Seriously, those who love communism, who think the government should do for you what you cannot do for yourself, here's the result.
The first one I saw featured a hangman’s noose and said “BLOQUEO -- El genocidio mas largo de la historia.” BLOCKADE – The longest genocide in history.
The government is referring to the embargo, or sanctions, put in place against Cuba in 1962 after Castro nationalized US property. But the sanctions are not a blockade—which is an act of war—and they certainly don’t constitute genocide.
Another billboard showed the logo of the UJC, the Union of Communist Youth, which is composed of the faces of three communist leaders—Che Guevara, Camilo Cienfuegos, and Julio Antonio Mella—men who are dubbed “The protagonists of our time.” The UJC’s motto is “study, work, rifle.”
I groaned to myself at these absurd slogans and images, but was delighted when I later heard Cubans dismiss it all as “state propaganda.”
Aside from the billboards on the way in, Havana doesn't look like a communist city. It has not been transformed into a sullen drabscape of gray concrete towers like so many capitals in the former Soviet bloc. Small one-story homes in a state of mild disrepair appeared through jungle-like foliage. Hundreds of people stood on the side of the road waiting for busses or to be picked up by one of the cars that passed periodically. Once I reached the city proper, all I saw, aside from a few faded high-rises, was European architecture in every direction. Most of Havana was built before the communist era when Cuba was still a rich country.Yeah, nothing new happens in a communist regime. Watch the movie "Brazil" to see an admittedly exaggerated comment on that.
It’s not a bad hotel. It’s certainly better than the ghastly Soviet tower I stayed at in Borjomi, Georgia, during the Russian invasion in 2008. The Habana Libre, like the classic cars out on the streets, just hasn’t been updated since the 50s. It’s a modern-day throwback to the era of Mad Men.
The lights work, the air conditioning didn't crap out, and the hot water heater never ran cold, but I woke every morning in pain. The mattress, like the rest of the furniture, also dated back to the 1950s and was at least half as firm as the floor.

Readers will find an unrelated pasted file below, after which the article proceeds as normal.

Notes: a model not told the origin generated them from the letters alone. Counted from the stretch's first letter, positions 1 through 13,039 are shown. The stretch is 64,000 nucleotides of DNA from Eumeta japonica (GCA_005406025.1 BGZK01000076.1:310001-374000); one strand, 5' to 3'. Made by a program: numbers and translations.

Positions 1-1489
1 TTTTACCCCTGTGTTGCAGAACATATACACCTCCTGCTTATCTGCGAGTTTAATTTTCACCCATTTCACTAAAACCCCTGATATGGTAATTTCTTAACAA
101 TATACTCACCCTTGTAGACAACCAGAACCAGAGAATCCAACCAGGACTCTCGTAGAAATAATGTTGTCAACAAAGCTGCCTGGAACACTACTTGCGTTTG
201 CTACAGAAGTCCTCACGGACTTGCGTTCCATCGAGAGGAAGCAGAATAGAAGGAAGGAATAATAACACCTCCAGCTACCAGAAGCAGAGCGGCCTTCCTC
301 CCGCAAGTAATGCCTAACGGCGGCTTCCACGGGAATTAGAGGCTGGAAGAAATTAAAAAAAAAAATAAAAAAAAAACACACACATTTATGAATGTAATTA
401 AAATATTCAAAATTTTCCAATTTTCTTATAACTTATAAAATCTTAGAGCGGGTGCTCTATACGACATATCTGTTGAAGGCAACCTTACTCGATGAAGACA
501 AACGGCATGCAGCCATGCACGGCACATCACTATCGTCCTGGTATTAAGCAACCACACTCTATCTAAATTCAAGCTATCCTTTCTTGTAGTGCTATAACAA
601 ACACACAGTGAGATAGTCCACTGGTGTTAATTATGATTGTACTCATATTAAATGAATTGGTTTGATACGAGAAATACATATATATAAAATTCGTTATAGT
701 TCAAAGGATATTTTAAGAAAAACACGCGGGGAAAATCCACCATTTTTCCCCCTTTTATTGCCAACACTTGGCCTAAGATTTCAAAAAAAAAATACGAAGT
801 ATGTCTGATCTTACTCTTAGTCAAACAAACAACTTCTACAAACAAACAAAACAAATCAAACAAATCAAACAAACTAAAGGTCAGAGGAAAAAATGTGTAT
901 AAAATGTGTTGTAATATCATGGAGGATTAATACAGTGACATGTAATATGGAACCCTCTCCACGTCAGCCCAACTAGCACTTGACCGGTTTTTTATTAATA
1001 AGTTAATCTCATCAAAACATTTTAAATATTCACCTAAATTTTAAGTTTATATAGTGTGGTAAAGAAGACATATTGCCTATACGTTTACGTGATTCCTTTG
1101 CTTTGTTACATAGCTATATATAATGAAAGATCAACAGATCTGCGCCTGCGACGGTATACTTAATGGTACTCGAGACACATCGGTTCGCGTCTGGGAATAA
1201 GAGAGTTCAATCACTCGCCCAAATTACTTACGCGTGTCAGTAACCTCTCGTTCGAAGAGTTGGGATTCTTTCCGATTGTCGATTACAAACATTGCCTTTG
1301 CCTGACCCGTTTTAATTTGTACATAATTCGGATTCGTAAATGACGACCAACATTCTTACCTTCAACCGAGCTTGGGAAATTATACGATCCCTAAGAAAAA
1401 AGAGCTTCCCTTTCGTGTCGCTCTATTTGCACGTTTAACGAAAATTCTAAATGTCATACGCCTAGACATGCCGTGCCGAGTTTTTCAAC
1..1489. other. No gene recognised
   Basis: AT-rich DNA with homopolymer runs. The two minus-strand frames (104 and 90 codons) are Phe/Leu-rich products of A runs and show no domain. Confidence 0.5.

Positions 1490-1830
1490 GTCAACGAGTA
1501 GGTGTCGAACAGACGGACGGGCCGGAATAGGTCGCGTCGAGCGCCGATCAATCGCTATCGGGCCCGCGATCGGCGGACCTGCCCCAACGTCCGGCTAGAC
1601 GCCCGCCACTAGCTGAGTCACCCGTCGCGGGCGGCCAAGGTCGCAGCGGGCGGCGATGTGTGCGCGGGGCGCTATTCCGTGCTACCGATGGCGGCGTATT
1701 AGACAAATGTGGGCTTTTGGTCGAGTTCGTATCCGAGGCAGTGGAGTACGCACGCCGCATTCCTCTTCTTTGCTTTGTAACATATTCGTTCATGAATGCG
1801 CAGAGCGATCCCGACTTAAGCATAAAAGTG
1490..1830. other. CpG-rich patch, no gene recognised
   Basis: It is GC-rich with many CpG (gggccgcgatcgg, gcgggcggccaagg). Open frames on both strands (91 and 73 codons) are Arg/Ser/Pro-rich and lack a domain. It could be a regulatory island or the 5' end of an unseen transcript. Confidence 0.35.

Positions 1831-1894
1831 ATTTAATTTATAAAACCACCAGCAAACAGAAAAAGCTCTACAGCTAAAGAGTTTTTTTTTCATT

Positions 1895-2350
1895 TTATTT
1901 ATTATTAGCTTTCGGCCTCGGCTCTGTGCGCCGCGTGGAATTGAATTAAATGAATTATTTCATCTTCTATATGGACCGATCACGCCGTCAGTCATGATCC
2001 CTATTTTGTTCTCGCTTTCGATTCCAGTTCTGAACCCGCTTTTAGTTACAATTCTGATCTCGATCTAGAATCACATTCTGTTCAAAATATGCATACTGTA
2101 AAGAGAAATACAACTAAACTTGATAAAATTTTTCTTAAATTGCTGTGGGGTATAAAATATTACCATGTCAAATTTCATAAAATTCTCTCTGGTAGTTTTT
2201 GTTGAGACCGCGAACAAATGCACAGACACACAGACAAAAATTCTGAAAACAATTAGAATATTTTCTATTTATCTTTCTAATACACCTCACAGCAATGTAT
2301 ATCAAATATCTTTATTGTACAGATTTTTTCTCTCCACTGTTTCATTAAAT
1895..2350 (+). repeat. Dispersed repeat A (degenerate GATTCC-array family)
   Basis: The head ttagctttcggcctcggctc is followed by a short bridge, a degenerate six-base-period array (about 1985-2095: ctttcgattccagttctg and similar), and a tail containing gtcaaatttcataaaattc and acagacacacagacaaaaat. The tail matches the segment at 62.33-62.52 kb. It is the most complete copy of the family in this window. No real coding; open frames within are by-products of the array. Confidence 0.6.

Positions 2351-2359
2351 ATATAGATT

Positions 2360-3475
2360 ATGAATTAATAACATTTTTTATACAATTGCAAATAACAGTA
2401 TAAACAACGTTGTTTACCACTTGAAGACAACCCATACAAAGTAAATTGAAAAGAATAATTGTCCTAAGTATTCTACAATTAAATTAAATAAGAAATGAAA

And I felt like I was being spied on the minute I stepped into my room.
I knew I wouldn’t find any surveillance equipment, but I couldn’t help looking. I didn’t look hard, though. I didn’t want anyone to see me looking for bugs, wires, or cameras if they were watching. A colleague told me they place cameras as well as microphones in the rooms, and that the cameras point at the bed. I don’t know how he’d know that bit about cameras or if it’s even true. Perhaps it’s just a paranoid rumor. Maybe the regime started the rumor itself to make people paranoid. Who knows?
At the end of the day it doesn’t matter if it’s true because I had little choice but to behave as though it is true. And it affected my job. Not only did I have to leave my laptop at home, I couldn’t sit on the bed and take notes with pen and paper. I had to look and behave exactly like a tourist even in the “privacy” of my hotel room, and tourists don’t generally sit down and write for long stretches.It's goes on like this. Typically the journalist makes a lot of it about how it affects him and how difficult it is for him to be a journalist. But still eye opening, even for those of us who already understand the dangers of too much government and how bad communism is. What is striking to me is that the people know what's what. They don't believe the propaganda, they know who the bad guys are but they are just too scared to revolt. And that kind of fear is created through god knows how much spilt blood. No one should have to live like this, not one man, woman, or child on this planet. Yes Liberals, no matter what color they happen to be.